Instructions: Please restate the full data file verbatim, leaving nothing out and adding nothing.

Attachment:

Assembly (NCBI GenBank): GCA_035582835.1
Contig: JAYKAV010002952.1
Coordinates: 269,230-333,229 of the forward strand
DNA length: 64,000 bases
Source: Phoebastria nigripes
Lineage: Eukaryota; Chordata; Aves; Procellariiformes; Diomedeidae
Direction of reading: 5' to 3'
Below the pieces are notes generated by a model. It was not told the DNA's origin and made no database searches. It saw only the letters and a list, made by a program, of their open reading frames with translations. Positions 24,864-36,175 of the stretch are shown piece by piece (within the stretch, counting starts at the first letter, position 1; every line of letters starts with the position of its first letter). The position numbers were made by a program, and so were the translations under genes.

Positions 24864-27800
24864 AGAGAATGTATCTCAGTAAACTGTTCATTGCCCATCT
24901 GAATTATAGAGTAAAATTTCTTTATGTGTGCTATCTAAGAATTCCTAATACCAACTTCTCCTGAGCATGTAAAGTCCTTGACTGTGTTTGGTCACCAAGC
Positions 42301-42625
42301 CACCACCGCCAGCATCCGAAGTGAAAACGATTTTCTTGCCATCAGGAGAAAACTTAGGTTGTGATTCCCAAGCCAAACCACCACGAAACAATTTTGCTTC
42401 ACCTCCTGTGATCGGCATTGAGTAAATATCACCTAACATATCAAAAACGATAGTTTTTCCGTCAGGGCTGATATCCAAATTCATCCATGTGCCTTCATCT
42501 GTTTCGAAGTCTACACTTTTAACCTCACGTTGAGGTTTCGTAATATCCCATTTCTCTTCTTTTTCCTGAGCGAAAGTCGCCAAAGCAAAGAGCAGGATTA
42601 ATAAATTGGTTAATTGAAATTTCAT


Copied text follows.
Assembly (NCBI GenBank): GCA_035582835.1
Contig: JAYKAV010002952.1
Coordinates: 269,230-333,229 of the forward strand
DNA length: 64,000 bases
Source: Phoebastria nigripes
Lineage: Eukaryota; Chordata; Aves; Procellariiformes; Diomedeidae
Direction of reading: 5' to 3'
Below the pieces are notes generated by a model. It was not told the DNA's origin and made no database searches. It saw only the letters and a list, made by a program, of their open reading frames with translations. Positions 24,864-36,175 of the stretch are shown piece by piece (within the stretch, counting starts at the first letter, position 1; every line of letters starts with the position of its first letter). The position numbers were made by a program, and so were the translations under genes.

Positions 24864-27800
24864 AGAGAATGTATCTCAGTAAACTGTTCATTGCCCATCT
24901 GAATTATAGAGTAAAATTTCTTTATGTGTGCTATCTAAGAATTCCTAATACCAACTTCTCCTGAGCATGTAAAGTCCTTGACTGTGTTTGGTCACCAAGC
Positions 42301-42625
42301 CACCACCGCCAGCATCCGAAGTGAAAACGATTTTCTTGCCATCAGGAGAAAACTTAGGTTGTGATTCCCAAGCCAAACCACCACGAAACAATTTTGCTTC
42401 ACCTCCTGTGATCGGCATTGAGTAAATATCACCTAACATATCAAAAACGATAGTTTTTCCGTCAGGGCTGATATCCAAATTCATCCATGTGCCTTCATCT
42501 GTTTCGAAGTCTACACTTTTAACCTCACGTTGAGGTTTCGTAATATCCCATTTCTCTTCTTTTTCCTGAGCGAAAGTCGCCAAAGCAAAGAGCAGGATTA
42601 ATAAATTGGTTAATTGAAATTTCAT